Adding a power button and status LEDs to you Raspberry Pi

(6 minutes read)

Following the release of my MP-1 Rack collection, I wanted to share some more details about how I added a power button, a power status LED, and an activity LED to my Raspberry Pi module.

Finding the right configuration was not as easy as it seems, and as I wasn’t able to find a single source where both a power button and some status LED were added together, I ended up testing quite a lot of different setup. The ultimate goal being to be able to handle as much as possible without using important buses, having to solder extra pins or requiring any software on the Pi itself.

Raspberry Pi power Button and status LEDs components

Adding a power button

Adding a power button to my Raspberry Pi was relatively straight forward once I understood how the gpio-shutdown overlay worked and which pin to use to restart the Pi once it was powered off.

The important part here is to know that, starting with the Raspberry Pi 1 B+, you can restart a powered off board by bridging the GPIO3 pin (Pin 5) to Ground. By knowing that, we can also configure the gpio-shutdown overlay to use this same pin to cleanly shut down a Raspberry Pi when it’s on.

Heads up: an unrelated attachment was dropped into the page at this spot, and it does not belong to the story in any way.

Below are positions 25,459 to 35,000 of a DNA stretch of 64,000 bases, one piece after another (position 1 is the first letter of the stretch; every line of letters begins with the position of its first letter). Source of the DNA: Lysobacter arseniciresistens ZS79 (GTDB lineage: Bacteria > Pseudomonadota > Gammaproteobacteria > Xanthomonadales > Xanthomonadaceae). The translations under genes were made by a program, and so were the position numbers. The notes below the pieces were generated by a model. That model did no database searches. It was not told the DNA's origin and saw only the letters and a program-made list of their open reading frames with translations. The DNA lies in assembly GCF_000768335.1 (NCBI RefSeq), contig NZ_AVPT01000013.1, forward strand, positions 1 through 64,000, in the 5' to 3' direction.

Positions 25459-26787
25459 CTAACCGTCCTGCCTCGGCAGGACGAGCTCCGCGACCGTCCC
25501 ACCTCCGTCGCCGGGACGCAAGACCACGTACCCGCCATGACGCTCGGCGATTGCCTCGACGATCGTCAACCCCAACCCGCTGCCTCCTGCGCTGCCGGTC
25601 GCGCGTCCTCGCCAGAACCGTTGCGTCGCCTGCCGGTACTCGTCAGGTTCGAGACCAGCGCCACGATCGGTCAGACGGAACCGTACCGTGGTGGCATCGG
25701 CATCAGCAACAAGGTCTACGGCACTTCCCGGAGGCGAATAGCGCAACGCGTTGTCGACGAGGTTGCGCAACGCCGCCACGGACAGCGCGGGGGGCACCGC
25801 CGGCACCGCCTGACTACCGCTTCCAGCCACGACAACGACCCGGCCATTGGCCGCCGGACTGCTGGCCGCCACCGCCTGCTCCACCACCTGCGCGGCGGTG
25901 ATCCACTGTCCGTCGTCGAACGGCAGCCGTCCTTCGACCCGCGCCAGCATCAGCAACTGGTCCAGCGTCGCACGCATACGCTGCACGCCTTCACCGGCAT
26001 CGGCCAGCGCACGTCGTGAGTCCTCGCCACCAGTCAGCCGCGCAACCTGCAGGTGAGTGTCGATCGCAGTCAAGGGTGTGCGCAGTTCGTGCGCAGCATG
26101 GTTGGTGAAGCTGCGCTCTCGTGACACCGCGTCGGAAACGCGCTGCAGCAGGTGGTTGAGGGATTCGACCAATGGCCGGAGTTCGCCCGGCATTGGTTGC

So, in order to add a power button to my Pi, I connected a momentary push button between those two pins as follows:

Raspberry Pi power button wiring diagram

Then update the /boot/config.txt file to include the following:


This configures the gpio-shutdown overlay to use the GPIO3 pin for shutdown with a debounce value of 1000 ms (1 second) meaning that the button needs to be pressed for at least 1s before the Pi starts its shutdown procedure. This parameter is pretty useful to prevent accidental triggering.